In case you didn’t already know, Nissan is dead serious about electric vehicles. Not hybrids. Not fuel cells. Pure electric vehicles, that’s where it’s at. Or at least, so Nissan is convinced. They were convinced back in 2011 when they originally pledged to sell 1.5 million EVs, and they’re still convinced now after 62,000 total Leaf sales by the end of April, 2013.
The bold face of Nissan’s confidence? Passionate CEO Carlos Ghosn of course!
Carlos Ghosn Still Says ‘Yes’ to 1.5 Million EVs
At a conference in Nissan’s Yokohama headquarters last Friday, Ghosn emphasized the Leaf’s acceleration in sales as the important variable to look at. He acknowledged that, yes, 62,000 sales isn’t very many, but the Leaf is on an upward trajectory – sales have doubled since this time last year. That’s where Ghosn is choosing to focus.
Still, even a man as determined as the CEO of the second largest Japanese car brand can be realistic. He knows that 1.4 million Leaf sales in 3 years is unlikely. He tactfully acquiesced, “I maintain the 1.5 million. I think it will be difficult to reach in 2016, but without any doubt it’s still on the radar screen.”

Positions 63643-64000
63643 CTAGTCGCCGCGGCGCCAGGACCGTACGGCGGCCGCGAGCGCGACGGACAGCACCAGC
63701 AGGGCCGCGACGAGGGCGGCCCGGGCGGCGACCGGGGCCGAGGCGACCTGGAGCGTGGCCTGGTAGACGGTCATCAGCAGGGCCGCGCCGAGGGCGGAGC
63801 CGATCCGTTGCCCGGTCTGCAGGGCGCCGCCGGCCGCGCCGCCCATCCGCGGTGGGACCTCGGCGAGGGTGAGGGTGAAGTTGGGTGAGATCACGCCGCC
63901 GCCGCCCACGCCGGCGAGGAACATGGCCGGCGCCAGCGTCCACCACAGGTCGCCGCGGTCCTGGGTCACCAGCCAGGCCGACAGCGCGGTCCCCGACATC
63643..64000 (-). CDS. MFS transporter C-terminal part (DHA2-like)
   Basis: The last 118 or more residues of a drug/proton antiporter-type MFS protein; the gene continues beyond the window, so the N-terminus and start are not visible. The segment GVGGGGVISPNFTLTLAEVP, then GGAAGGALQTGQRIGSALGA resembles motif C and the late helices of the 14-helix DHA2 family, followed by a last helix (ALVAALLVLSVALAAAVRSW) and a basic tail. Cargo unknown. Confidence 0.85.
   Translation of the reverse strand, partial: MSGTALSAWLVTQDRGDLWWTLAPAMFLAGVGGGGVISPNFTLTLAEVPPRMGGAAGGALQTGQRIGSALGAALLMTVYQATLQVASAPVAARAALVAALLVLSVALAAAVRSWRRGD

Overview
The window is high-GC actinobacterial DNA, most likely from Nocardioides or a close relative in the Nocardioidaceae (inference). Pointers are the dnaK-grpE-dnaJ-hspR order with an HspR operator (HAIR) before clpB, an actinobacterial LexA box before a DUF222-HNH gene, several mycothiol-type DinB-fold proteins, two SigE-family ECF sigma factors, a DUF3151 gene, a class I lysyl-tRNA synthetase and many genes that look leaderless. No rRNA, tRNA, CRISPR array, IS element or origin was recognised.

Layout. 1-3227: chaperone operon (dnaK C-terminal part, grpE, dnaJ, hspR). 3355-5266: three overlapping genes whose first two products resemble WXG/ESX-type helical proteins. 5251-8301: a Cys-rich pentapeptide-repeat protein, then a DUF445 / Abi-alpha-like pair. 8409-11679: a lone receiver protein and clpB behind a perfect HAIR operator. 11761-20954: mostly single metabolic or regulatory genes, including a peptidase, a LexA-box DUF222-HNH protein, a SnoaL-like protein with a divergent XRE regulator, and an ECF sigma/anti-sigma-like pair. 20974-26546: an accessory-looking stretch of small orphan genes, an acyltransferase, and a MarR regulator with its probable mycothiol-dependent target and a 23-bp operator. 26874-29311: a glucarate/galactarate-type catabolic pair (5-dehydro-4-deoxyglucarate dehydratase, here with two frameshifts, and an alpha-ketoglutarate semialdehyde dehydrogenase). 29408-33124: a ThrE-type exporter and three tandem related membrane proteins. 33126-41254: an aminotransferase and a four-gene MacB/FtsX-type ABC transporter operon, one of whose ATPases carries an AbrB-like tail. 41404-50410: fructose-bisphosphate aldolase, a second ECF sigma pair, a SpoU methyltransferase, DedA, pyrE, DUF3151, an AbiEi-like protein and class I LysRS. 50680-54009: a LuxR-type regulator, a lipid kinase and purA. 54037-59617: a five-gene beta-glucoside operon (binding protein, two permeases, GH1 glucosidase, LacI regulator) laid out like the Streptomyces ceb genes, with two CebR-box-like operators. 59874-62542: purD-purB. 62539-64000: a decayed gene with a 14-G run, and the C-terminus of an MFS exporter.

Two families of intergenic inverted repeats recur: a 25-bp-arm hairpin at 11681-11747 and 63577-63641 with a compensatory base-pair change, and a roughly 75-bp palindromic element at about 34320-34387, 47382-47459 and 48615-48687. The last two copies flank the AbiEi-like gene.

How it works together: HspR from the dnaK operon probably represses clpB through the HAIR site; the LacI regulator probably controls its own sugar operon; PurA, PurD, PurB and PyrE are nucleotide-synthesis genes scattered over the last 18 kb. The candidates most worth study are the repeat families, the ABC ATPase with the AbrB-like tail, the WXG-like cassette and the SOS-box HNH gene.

While anything more than 400K to 500K units is probably unreasonable to expect, Ghosn does have a point. Sales are increasing consistently, and the Leaf continues to become more affordable and more efficient.
2013 Leaf Gets Official EPA 115 MPGe Rating
Nissan independently estimated the 2013 Leaf’s fuel economy when the vehicle was first released. However, it’s taken several months for the EPA to do its undoubtedly vigorous testing and come to an official conclusion. The verdict? The Nissan Leaf is officially 15% more efficient than it was last year at 115 MPGe. On top of that, the new Leaf has a 5% larger single-charge range than the old one, and it does so with a 90% charge.
In addition to heightened efficiency, the 2013 Nissan Leaf is also safer than ever. In fact, according to the Insurance Institute for Highway Safety it’s one of the safest vehicles currently on the market. Last Thursday the Nissan Leaf joined its distant relatives, the Altima and the Infiniti M37, on the IIHS’s Top Safety Picks for 2013.
And let’s not forget the most important improvement – the 2013 Leaf is cheaper than ever with a base price of $28,000. Depending on where you live, you can now get a brand-new Leaf for less than $20,000. There’s no denying that the improved economics have had an effect on sales.
In the end, I think we all know that 1.5 million Nissan EVs by 2016 isn’t going to happen. But, I like that Nissan and Ghosn are still fighting for it. 2016 is a long shot, but 2020… Who knows?leave a response, trackback from your own site